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Confused:Learning to cook and need advice on buying cookware r/o please

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Yesterday, I bought:

1. All-Clad Copper Core 3 qt saute pan for 110 - to be used for everything like frying plantains, sateing veggies, chicken, fish etc.

2, Circulon 10 inch non-stick frypan for eggs and pancakes

3. Le Creuset 1 1/4 qt saucepan for porridge, grains, hot chocolate etc..

4. Please advise / comment on what I should get next:
- A Le creuset 4 1/2 or 5 1/2 french oven for stews and soup?
- A stock pot? if so, what size? I currently use a cuisinart 5.5 qt duch oven type pot with a collapsible steamer for steaming and pasta(I bought this earlier this year)
- I can get some Mauviel cheaply, so what pans and size would I wanna buy and for what purpose.
- I can get a Le creseut 2 3/4 casserole for 49. should i invest in that too?

Thanks for your input as I am getting so overwhelmed and thoroughly confused.

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  1. You don't say what size the $49 Le Creuset is, but get it, it is a great price. My feeling is that you should get any Le Creuset you can afford, so I definitely recommend the French Oven too, the larger the better.

    A stockpot is useful, the tall narrow shape is good for long slow simmering, because evaporation is not as fast as with a wider, shallower pot.

    I strongly recommend a cast iron skillet, in addition to your copper core saute pan.

    1 Reply
    1. re: ruth arcone

      the Mauviel copper? what should I buy from that line and are there anymore saucepans that I will need and if so what size?

      thx again.

    2. I'll tell you what, I've spent a fortune on the latest and greatest cookware, but I always find myself using my big stockpot that I bought in college, over ten years ago, from Wal Mart. I think it cost about 8 bucks. I use it for everything and generally beat the hell out of it. I mash potatoes in it, throw it in the dishwasher all sorts of things I can't do with my precious calphalon...Don't tell Joe H., but I even made his risotto in it and it was spectacular!

      I think great knives are a must, but really, I wouldn't sweat it if you don't have the best of everything...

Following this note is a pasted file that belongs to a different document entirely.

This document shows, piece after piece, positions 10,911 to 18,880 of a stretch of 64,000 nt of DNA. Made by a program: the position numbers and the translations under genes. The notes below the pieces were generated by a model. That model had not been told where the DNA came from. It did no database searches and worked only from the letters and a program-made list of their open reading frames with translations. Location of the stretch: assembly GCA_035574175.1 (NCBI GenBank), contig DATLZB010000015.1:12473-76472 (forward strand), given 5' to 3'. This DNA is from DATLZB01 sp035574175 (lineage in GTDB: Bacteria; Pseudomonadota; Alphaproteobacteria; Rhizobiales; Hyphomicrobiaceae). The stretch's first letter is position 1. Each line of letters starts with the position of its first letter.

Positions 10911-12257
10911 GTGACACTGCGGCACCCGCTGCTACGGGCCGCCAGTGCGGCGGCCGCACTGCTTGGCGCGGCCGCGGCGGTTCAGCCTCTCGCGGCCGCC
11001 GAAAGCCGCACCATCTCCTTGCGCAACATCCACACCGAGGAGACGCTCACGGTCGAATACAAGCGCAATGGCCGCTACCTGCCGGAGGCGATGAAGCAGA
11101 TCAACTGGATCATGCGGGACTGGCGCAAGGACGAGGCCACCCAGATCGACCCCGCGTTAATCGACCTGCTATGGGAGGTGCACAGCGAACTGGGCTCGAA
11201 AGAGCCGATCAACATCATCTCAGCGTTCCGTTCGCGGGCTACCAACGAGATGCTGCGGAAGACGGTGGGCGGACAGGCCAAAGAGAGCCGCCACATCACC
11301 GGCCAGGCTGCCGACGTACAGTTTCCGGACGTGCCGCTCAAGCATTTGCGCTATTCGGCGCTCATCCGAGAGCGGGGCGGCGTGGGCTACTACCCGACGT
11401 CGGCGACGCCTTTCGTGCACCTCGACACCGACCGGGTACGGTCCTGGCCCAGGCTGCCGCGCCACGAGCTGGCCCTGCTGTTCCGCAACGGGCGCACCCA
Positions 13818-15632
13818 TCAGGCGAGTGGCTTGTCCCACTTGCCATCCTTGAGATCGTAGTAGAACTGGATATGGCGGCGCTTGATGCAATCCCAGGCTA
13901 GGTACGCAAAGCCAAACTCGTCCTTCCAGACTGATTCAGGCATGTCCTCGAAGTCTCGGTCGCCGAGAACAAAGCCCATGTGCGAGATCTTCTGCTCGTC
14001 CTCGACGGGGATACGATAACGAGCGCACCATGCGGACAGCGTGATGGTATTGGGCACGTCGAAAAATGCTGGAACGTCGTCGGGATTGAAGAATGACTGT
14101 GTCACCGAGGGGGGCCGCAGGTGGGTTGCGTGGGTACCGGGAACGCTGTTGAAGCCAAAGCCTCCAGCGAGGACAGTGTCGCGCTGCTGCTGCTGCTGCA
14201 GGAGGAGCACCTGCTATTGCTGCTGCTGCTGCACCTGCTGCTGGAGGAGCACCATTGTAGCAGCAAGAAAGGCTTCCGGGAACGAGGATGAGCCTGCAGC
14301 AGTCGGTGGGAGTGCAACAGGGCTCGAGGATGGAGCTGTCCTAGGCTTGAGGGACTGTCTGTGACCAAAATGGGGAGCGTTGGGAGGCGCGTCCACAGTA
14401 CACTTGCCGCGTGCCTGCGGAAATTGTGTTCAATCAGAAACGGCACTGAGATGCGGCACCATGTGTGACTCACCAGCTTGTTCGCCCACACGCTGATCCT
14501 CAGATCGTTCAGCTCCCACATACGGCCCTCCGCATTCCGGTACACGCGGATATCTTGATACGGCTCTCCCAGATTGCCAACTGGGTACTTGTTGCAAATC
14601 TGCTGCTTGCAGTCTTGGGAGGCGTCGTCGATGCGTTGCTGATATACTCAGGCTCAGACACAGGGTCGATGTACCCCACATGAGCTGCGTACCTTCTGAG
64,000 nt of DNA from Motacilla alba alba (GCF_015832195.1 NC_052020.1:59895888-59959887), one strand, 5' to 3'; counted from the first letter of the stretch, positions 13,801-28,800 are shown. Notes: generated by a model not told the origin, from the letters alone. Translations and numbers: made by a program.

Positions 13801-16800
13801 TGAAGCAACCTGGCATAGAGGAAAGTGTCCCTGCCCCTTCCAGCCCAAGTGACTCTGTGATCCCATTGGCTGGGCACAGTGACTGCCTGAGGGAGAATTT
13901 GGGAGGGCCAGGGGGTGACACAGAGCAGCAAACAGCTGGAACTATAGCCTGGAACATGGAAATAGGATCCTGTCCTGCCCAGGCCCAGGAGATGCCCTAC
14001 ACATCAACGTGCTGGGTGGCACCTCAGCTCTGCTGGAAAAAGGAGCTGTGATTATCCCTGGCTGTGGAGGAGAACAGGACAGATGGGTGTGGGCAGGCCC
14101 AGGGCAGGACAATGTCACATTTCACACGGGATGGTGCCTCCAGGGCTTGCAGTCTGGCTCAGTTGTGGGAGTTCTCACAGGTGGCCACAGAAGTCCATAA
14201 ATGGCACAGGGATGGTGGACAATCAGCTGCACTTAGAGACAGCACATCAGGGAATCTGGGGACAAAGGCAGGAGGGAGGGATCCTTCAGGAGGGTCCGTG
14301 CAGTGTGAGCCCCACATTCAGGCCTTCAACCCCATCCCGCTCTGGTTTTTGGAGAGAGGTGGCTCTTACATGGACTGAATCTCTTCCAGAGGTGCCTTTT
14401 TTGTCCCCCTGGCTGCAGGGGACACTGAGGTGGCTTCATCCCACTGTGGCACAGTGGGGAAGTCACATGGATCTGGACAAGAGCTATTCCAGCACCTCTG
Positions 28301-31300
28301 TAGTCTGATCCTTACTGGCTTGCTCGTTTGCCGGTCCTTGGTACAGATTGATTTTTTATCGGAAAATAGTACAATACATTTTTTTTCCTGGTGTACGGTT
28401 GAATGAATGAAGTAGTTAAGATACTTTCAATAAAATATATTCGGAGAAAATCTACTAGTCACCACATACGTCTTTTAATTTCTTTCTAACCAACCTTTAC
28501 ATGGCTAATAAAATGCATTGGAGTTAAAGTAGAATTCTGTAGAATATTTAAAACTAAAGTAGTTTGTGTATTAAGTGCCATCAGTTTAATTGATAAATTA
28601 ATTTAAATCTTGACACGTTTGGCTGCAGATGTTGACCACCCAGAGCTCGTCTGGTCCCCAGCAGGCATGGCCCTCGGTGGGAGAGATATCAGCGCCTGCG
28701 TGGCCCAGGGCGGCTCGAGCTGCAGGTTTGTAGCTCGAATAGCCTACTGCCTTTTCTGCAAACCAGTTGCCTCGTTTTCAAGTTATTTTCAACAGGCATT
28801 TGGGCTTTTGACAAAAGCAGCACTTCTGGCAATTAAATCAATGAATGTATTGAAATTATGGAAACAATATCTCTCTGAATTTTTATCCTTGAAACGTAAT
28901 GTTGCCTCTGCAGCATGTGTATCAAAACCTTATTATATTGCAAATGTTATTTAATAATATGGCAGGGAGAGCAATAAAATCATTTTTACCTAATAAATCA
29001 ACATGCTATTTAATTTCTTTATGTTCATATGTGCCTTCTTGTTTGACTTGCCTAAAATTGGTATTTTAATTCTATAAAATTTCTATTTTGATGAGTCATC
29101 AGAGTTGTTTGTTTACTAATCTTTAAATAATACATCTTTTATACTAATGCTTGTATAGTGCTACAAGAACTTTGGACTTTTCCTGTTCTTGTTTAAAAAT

Good luck.

      2 Replies
      1. re: Stephanie

        I must confess that I too, use my cheap pots much more than my le cruset pots. In fact, my favorite pot is a vintage saucepan that my sister found for me at a tag sale. The bottom is at least an inch thick & I've yet to have a sauce burn, curdle or seperate in it. However, good knives are crucial. I'd swear by my 10" wustof chef knife.

        1. re: kitnimbus

          Yes, you absolutely have to have good knives. I usually prefer not to cook, but when I do, my Globals make it a pleasure.

          (Eek, sounds like ad copy for a 70's bachelor dude!)

      2. I use my All Clad 8 qt. pot for soups, stews, braised meats. It works as a stockpot as well as a dutch oven.

        1. You may want a bigger sauté/fry pan (12"-14"). I find that one of the biggest mistakes beginners make (I still do this too) is try to sauté stuff in a pan that is too small. If items are over crowded in the pan they will steam or stew instead of sauté. There needs to be a lot of extra room in the pan for moisture to evaporate. When cooking for a dinner party I often have to sauté in three or four batches in my 10".

          Eli

          1. you have a 5.5 qt dutch oven. that should take care of the stews and soups. no need for to get the le creuset or stock pot, unless you really do stocks.

            you need a 3qt saucier (round bottom). if you can afford it, which looks like you can, the all-clad one is nice.

            and, more importantly, if you haven't done so, some good knives. start with 8 or 9" chef knife and honing stick, a paring knife, and shears. don't cheap out here. you will use these more than your pans.